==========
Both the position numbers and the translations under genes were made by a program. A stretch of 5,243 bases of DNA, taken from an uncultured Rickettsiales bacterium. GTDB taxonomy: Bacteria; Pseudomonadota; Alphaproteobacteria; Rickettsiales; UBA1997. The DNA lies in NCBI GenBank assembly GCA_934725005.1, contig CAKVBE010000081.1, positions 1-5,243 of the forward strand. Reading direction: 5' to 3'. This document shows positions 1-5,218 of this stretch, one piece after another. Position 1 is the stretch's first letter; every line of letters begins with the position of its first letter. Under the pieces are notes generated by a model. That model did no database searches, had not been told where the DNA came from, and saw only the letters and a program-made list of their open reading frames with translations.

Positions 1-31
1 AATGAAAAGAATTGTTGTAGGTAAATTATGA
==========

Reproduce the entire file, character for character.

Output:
Both the position numbers and the translations under genes were made by a program. A stretch of 5,243 bases of DNA, taken from an uncultured Rickettsiales bacterium. GTDB taxonomy: Bacteria; Pseudomonadota; Alphaproteobacteria; Rickettsiales; UBA1997. The DNA lies in NCBI GenBank assembly GCA_934725005.1, contig CAKVBE010000081.1, positions 1-5,243 of the forward strand. Reading direction: 5' to 3'. This document shows positions 1-5,218 of this stretch, one piece after another. Position 1 is the stretch's first letter; every line of letters begins with the position of its first letter. Under the pieces are notes generated by a model. That model did no database searches, had not been told where the DNA came from, and saw only the letters and a program-made list of their open reading frames with translations.

Positions 1-31
1 AATGAAAAGAATTGTTGTAGGTAAATTATGA